By Javacia Harris Bowser
When you turn 35, you must celebrate all month long. When you turn 35, you must celebrate first with a look back. You will discover that 34 was quite the year.
Thirty-four was the year you built your labor of love—See Jane Write—into a business and learned that if you take yourself seriously as an entrepreneur, other people will, too. Your 2015 “Top 40 Under 40” award from the Birmingham Business Journal is proof.
Thirty-four was the year you and your husband bought a house, something you never thought you could do. When you were younger, you saw homeownership as something reserved for folks from wealthy families. Your family never had much money. Even though your parents worked very, very hard, they always struggled to make ends meet. They weren’t able to purchase a house and you saw your fair share of eviction notices taped to the front door. But 34 was the year you declared you would go after all those things you once believed were beyond your reach—and it worked.
Thirty-four was the year you were deemed “inspirational.” Because of your work with See Jane Write, Girls on the Run Birmingham recognized you among other local “Women Who Inspire,” such as legendary TV news anchor Brenda Ladun. At the awards ceremony, you felt like a fraud because that night you didn’t feel “inspirational,” you felt like a mess. You were in the midst of one of your most stressful times of the year, a time when you were ready to quit everything. You spent most of the evening in tears. Then several women came to you sharing how you had changed their lives simply by inspiring them to share their stories and write their truth. Thirty-four was the year you realized you could be a mess and still be inspirational.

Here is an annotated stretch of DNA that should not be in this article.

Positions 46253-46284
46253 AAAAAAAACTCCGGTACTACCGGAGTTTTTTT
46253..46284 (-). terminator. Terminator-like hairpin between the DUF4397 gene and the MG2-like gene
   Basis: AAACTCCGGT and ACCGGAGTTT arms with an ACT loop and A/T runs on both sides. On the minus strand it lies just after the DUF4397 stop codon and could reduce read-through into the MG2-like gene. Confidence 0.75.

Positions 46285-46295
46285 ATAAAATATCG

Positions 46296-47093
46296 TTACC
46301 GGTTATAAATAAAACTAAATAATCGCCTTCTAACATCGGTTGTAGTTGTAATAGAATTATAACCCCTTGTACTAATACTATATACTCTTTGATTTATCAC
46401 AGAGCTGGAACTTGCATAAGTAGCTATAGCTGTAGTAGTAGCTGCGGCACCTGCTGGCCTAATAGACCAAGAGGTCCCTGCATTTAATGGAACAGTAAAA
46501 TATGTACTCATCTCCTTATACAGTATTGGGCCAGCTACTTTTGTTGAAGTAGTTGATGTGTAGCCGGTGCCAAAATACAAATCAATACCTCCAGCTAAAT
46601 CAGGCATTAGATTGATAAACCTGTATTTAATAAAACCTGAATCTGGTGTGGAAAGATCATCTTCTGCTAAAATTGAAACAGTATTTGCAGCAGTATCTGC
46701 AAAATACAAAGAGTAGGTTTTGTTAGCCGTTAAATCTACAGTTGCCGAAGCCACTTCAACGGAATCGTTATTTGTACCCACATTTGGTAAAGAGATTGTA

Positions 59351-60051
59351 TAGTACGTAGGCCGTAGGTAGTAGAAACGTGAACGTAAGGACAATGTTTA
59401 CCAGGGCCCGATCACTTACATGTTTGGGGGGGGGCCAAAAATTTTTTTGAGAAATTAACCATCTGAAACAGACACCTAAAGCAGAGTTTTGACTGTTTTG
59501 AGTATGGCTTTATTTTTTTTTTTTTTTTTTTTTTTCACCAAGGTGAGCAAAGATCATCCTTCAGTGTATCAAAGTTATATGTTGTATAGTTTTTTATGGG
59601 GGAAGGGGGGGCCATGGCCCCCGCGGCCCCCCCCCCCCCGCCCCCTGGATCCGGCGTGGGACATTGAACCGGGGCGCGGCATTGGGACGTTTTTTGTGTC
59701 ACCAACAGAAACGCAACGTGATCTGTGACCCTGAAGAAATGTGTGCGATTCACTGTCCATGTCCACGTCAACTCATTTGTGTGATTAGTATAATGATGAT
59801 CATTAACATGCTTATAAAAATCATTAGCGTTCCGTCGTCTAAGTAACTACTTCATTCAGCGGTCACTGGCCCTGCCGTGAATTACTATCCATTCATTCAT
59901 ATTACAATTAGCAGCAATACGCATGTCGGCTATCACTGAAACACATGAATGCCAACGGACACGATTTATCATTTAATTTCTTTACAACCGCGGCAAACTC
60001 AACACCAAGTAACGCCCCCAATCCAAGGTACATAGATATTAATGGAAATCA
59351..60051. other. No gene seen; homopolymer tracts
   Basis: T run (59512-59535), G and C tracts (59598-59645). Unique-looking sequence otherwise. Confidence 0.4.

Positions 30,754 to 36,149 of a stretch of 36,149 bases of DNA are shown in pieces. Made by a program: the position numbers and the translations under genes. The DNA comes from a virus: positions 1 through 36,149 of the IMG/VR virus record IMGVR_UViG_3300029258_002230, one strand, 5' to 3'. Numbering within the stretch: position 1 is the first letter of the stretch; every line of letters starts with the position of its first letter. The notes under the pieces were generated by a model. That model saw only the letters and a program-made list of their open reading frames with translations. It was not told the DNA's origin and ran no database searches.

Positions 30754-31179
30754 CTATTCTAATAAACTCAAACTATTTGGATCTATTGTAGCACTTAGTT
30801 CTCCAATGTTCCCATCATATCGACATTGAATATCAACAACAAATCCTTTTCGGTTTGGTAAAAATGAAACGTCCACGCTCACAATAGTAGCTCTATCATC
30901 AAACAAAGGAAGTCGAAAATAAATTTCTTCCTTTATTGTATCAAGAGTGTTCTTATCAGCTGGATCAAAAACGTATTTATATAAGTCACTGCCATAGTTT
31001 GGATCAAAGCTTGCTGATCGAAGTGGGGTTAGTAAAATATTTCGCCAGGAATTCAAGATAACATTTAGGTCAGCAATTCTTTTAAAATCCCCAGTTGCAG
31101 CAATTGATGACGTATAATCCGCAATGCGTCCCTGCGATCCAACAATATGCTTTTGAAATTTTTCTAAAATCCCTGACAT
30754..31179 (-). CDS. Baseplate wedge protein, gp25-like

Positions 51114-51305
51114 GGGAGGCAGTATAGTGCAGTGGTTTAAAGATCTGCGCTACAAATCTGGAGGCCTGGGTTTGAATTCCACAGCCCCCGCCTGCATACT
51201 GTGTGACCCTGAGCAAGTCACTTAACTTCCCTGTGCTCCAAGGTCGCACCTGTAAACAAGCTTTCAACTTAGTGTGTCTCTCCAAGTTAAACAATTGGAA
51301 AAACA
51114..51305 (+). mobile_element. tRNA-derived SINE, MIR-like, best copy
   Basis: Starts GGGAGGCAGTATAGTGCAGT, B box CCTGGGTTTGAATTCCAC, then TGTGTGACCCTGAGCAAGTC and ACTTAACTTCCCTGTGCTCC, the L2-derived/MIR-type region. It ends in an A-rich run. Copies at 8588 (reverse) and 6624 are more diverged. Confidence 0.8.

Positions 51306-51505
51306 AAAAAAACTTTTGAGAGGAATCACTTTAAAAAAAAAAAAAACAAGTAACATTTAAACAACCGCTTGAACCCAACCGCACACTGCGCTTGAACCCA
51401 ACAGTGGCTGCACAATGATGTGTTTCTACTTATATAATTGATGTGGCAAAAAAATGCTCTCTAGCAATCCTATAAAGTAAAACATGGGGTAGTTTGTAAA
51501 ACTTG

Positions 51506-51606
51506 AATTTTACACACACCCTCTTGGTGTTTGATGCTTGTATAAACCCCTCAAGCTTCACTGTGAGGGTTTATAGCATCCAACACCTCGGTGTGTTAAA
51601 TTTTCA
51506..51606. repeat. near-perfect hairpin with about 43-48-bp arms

And perhaps that’s why 34 was the year you finally found that confidence that you thought would magically appear at age 30, but didn’t. Thirty-four was the year you learned that confidence is a process, not a point on your life’s map.
When you turn 35, you must celebrate by setting new goals for the year ahead, the kind of goals that are so big they scare you, the kind of goals you would have made when you were just a girl and thought 35 was so old. When you turn 35, you must celebrate with the love of your life and by making the decision that 35 will be the year you are not only a good wife, but also the year you are your husband’s girlfriend. Thirty-five will be the year you rekindle romance.
When you turn 35, you must celebrate by filling your home with the laughter of old friends, friends who knew you when you had acne and no idea what to do with you hair. And you must pinky swear that 34 will be the year you all stop getting together only for special occasions. When you turn 35, you must celebrate with a massage because one thing 35 years of living has taught you is that self-care is a feminist issue. You have learned that Audre Lorde was right when she said, “Caring for myself is not self-indulgence, it is self-preservation, and that is an act of political warfare.”
When you turn 35, you must celebrate with dancing. When you turn 35, you must celebrate with cake and with no regard for calories. When you turn 35, you must celebrate with a tattoo with no regard for cliché. Your favorite quote—“Trust in God; She will provide.”—would be an excellent choice.
When you turn 35, you must celebrate with writing and with a commitment to write every day because writing is when you feel most like yourself and because 35 years of living also has taught you that no matter how many times you fall apart, you can always write yourself back together again.